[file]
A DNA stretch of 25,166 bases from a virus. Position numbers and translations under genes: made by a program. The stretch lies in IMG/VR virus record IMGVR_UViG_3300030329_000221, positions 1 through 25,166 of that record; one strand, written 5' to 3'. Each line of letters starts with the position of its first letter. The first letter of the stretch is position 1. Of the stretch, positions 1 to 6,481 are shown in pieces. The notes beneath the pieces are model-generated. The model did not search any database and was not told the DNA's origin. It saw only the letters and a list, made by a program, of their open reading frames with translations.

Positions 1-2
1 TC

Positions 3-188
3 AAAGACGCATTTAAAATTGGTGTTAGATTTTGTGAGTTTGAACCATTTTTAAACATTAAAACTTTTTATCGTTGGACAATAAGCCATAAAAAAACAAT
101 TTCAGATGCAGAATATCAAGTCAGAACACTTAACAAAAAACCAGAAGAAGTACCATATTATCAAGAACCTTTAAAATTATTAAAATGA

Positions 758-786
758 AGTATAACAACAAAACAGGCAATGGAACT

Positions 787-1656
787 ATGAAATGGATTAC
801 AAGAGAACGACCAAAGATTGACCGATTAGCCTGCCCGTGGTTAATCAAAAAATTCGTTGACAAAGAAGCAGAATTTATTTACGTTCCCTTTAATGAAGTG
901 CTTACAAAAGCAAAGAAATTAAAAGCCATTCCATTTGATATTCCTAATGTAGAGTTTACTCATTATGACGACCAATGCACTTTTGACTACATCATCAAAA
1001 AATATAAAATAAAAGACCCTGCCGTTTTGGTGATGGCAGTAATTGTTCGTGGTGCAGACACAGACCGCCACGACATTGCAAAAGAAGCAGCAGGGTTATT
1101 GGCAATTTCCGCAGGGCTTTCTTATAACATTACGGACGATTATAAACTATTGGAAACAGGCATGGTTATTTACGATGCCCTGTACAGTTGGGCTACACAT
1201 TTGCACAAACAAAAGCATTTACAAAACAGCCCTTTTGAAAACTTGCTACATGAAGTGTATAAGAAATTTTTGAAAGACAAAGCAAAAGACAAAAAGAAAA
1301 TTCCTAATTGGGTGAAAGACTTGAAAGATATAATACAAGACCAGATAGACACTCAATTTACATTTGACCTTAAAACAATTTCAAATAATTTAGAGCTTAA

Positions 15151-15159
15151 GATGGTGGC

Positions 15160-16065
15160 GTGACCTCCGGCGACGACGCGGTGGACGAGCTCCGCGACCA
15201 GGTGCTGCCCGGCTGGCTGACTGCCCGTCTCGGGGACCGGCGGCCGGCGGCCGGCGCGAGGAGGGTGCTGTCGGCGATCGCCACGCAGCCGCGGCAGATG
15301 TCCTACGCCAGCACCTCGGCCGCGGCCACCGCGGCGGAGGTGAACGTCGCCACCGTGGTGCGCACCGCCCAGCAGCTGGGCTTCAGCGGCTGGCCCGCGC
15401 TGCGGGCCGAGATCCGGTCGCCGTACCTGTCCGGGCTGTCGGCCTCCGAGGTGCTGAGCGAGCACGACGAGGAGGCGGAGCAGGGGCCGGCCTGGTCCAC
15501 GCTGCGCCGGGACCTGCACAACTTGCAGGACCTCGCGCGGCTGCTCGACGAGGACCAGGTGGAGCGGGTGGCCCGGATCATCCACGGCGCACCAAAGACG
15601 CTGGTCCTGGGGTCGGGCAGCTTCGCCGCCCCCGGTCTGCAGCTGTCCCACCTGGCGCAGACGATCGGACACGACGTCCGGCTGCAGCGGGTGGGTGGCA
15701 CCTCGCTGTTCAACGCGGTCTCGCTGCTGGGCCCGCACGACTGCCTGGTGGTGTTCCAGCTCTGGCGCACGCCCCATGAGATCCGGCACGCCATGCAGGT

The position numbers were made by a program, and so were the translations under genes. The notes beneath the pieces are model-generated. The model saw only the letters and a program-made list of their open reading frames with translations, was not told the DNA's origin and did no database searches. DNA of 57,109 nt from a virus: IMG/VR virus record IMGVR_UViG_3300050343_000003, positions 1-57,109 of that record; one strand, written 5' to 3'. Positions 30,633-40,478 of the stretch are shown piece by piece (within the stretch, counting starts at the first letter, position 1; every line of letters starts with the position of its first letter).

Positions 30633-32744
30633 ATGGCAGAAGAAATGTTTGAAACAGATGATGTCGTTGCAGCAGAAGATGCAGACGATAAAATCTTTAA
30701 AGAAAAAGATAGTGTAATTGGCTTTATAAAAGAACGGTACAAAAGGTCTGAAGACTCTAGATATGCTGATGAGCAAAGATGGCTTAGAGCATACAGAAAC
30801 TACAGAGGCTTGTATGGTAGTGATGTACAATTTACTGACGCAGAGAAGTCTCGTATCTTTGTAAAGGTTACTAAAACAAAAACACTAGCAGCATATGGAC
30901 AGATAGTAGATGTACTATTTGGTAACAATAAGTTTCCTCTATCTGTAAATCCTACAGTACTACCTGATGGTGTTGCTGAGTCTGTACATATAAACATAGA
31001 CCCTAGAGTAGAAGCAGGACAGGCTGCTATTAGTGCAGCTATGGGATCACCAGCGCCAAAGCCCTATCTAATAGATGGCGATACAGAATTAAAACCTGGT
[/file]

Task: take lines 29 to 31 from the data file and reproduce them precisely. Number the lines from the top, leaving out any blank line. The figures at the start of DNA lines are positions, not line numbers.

30633 ATGGCAGAAGAAATGTTTGAAACAGATGATGTCGTTGCAGCAGAAGATGCAGACGATAAAATCTTTAA
30701 AGAAAAAGATAGTGTAATTGGCTTTATAAAAGAACGGTACAAAAGGTCTGAAGACTCTAGATATGCTGATGAGCAAAGATGGCTTAGAGCATACAGAAAC
30801 TACAGAGGCTTGTATGGTAGTGATGTACAATTTACTGACGCAGAGAAGTCTCGTATCTTTGTAAAGGTTACTAAAACAAAAACACTAGCAGCATATGGAC